There Is No Need to Understand

Dahn Vo Exhibition at Solomon R. Guggenheim Museum in New York

I visited New York, although it was only for a few days. I went to see Dahn Vo’s exhibition, “Take My Breath Away,” at the Solomon R. Guggenheim Museum, which I always visit. The artist, who is the same age as me, was born in Vietnam. However, his family set sail in a wooden boat made by his father when he was still young, becoming “boat people,” in order to escape the communist party. Fortunately, they were rescued by a cargo ship, and as fate would have it, they ended up defecting to Denmark.

At his exhibition were items displayed almost exactly as they were, unaltered, such as ready-made goods associated with the war and the history of colonization in the country of his birth. The items included rusted cookware and farming equipment, photos, a Rolex watch and a Dunhill lighter that his father took with him when escaping the country, the tip of a fountain pen, a gorgeous crystal chandelier from a hotel in Paris where the Vietnam War peace talks were held, and a letter written by Henry Kissinger. Of course it was Dahn Vo himself, who chose which items to display how inside the peculiar spiral gallery designed by Frank Lloyd Wright. The exhibition tells a real and personal story that only Dahn Vo can tell. But his form of conceptual art originates from Marcel Duchamp’s readymade who once created a furor over his exhibition of toilet seats, or Joseph Beuys who sowed the seeds for much debate by exhibiting garbage, uncompleted artworks, signboards, etc., and as such, I also expect Dahn Vo’s exhibition to create great controversy among those who see it.

A valuable Greek sculpture made of marble, a wooden crucifix and an image of the Virgin Mary had all been slashed ruthlessly by Dahn Vo, then rejoined to create a new work of art. Whether you are able to appreciate the beauty of such a creation, or you are disgusted by its hideousness is entirely in the eye of the beholder, but I personally found myself attracted to the profound boldness of this creations, which seemed to be an expression of the inner struggle and contradictory emotions within himself.

Dahn Vo rose to fame in the world of art through his exhibition titled, “We The People,” in which he created a life-sized replica of the symbol of New York, the Statue of Liberty, in individual pieces of copper. At the exhibition this time too, there were several pieces scattered carelessly over the floor.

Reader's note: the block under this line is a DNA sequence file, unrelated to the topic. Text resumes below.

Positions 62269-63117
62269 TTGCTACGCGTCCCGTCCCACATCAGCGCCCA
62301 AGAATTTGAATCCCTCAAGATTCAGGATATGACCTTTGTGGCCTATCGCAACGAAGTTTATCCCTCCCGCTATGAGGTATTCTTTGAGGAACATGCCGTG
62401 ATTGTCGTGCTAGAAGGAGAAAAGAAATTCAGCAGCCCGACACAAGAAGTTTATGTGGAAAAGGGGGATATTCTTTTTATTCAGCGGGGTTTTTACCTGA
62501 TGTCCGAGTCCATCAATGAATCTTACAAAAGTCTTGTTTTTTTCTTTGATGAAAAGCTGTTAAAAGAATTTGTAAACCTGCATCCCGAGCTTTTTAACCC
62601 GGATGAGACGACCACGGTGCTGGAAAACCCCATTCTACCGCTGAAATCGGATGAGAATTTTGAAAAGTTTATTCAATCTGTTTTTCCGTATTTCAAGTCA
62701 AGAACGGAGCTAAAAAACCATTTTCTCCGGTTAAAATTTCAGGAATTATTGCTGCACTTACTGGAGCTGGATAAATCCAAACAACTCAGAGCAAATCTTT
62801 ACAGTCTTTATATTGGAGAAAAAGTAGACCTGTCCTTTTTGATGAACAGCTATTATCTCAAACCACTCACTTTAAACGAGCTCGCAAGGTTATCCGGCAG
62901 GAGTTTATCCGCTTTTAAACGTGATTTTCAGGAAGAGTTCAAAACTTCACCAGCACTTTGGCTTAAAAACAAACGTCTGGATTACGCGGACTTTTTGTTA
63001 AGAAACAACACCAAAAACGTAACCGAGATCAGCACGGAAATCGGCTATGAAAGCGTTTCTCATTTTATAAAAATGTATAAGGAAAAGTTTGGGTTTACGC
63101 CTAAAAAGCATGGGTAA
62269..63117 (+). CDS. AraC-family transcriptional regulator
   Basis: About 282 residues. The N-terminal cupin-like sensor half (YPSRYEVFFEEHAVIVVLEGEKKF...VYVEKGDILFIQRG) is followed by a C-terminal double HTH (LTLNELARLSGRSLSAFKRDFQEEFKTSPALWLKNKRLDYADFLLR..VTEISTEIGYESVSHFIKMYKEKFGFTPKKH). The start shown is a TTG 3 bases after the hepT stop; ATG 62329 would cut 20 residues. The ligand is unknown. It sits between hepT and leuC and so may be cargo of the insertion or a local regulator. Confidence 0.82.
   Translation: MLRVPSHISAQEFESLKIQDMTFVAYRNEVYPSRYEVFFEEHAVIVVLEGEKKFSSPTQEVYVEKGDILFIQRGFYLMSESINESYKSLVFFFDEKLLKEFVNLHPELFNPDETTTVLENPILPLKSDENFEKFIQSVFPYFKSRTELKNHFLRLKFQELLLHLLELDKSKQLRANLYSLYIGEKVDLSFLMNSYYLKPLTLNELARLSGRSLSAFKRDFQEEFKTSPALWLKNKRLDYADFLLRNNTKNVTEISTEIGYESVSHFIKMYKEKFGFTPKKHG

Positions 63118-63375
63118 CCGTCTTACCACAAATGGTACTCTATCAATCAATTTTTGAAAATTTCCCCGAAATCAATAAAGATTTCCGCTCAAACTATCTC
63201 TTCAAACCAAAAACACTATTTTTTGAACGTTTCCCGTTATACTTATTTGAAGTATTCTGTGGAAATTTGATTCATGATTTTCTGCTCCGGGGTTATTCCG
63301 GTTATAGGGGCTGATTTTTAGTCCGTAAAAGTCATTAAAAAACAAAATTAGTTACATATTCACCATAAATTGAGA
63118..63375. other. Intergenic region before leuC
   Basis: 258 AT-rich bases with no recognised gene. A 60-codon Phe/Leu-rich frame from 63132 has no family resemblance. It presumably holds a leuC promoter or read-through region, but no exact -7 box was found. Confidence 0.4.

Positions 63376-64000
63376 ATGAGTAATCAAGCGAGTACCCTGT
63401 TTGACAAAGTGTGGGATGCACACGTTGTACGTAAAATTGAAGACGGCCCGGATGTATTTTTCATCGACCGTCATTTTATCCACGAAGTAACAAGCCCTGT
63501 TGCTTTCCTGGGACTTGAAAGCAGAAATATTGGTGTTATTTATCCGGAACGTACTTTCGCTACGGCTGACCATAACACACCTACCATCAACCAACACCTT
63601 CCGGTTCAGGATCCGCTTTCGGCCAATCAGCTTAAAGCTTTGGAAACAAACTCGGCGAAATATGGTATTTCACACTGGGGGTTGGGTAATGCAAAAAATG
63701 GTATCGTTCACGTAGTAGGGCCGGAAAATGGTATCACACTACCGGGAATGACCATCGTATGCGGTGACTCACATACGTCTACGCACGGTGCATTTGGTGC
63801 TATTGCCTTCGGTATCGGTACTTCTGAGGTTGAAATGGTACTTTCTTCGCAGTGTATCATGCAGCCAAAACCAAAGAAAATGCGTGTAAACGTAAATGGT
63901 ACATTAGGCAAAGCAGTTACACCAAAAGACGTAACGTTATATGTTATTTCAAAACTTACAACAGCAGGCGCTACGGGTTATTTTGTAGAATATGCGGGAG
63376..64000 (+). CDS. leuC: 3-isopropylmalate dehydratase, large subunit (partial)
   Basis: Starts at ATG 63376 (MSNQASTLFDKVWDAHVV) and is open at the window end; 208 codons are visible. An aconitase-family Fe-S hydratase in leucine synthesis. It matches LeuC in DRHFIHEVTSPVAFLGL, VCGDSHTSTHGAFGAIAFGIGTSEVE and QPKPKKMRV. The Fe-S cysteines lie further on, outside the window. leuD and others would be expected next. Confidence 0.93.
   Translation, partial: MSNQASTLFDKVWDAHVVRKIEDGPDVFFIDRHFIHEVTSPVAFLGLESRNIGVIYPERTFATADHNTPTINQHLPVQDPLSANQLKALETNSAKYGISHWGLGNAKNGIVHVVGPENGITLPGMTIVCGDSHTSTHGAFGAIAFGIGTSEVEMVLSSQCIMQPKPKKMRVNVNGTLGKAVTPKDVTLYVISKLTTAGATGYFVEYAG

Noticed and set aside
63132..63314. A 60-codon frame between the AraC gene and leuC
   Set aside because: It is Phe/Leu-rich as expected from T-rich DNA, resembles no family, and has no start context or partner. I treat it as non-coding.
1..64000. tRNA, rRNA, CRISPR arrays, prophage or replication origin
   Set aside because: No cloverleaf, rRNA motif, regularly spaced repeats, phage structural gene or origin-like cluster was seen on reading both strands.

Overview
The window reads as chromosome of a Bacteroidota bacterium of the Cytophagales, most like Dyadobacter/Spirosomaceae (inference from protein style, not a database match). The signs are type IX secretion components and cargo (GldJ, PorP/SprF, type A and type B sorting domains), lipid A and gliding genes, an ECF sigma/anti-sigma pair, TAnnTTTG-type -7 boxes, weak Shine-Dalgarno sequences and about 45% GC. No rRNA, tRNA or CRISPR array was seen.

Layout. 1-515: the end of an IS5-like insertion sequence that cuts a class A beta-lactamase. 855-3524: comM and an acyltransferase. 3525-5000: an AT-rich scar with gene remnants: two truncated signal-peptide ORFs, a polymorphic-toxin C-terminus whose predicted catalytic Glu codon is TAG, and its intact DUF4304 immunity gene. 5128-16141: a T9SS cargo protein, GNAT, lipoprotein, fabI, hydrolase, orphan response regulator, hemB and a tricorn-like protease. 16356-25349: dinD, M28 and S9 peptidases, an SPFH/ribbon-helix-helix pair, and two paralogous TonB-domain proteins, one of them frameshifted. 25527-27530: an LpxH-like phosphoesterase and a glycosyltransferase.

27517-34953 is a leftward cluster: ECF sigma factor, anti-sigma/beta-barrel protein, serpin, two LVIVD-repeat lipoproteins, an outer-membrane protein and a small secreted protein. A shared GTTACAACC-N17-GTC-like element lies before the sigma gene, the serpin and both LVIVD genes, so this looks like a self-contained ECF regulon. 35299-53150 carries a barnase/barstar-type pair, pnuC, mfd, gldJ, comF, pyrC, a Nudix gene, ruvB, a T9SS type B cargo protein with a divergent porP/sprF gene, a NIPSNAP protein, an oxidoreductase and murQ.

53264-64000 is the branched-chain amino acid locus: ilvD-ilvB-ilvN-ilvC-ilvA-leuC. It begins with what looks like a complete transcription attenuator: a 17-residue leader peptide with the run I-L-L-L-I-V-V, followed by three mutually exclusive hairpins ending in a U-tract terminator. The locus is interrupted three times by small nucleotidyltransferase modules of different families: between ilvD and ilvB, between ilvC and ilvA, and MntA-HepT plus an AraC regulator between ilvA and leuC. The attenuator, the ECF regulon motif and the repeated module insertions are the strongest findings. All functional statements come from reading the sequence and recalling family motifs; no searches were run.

In an age when countries all over the world struggle with the problem of refugees and immigrants, it is no doubt very meaningful that Dahn Vo, a refugee himself, should recreate and exhibit the world’s most popular copper statue symbolizing freedom for the people who in the past crossed to America from Europe.

Dahn Vo’s creations make people uncomfortable, and sometimes even unhappy and uneasy. This is probably because his creations have the power to completely overturn our sense of values, which we held so dear to us. By boldly exhibiting junk from his past life at the Guggenheim that artists all over the world aspire to, Dahn Vo is apparently trying to be provocative, and perhaps even poking fun at the current monetary system, consumer society and the way we are being manipulated by the monotony of information available through the media. At the same time, by exhibiting ready-made products and letters written by other people, and modifying the works of others to turn them into his own creations, he is sowing the seeds for controversy as to who the works can be accredited to.

I have yet to fully understand his works. But I believe that you need not pretend to understand such works, or go out of your way to try and appreciate them. In fact, they are intended to invoke different emotions in each and every one of us, and the works only attain completion upon the intertwining of the different perspectives of all who see them.

I felt that the space at the Guggenheim was a little too narrow for this exhibition.
If the exhibition had simply been held inside a white square space, allowing us to appreciate it a little at a time, it may have left a different impression on me.

At night, I went to Carnegie Hall to immerse myself in the flood of sad yet pleasant dissonance of Adagio, the first movement of Symphony No. 10 composed by my favorite Gustav Mahler, performed by the Vienna Philharmonic, and conducted by Gustavo Dudamel.

For more information, check out my article series, “Fumi-wa Yaritashi,” in Shousetsu Gento.

Snow museum

Snow scape in Salzburg

I went to Salzburg for a while for some rest and recreation after driving myself to exhaustion on stage.

All the excitement has recently centered on Yuzuru Hanyu’s graceful performance resulting in his gold medal at the Olympics, but Salzburg too, is a mecca for extreme sports, bustling with people, both professional and amateur, who come to enjoy all kinds of winter sports. People here grow accustomed to snow since childhood, and they not only enjoy skiing and skating, but they also wear narrow skis to have fun skiing on the snow as if ice skating, enjoy the thrill of ice climbing on frozen walls of ice, and climb 3,300-meter snow-covered mountains that are only slightly lower than Mt. Fuji to ski down its slopes while keeping an eye out for avalanches, and they often do this on a daily basis. So it is not at all unusual for children of ordinary families to own around three types of skis for every time, place and occasion, and own avalanche beacons for emergencies, or for families to own avalanche airbags.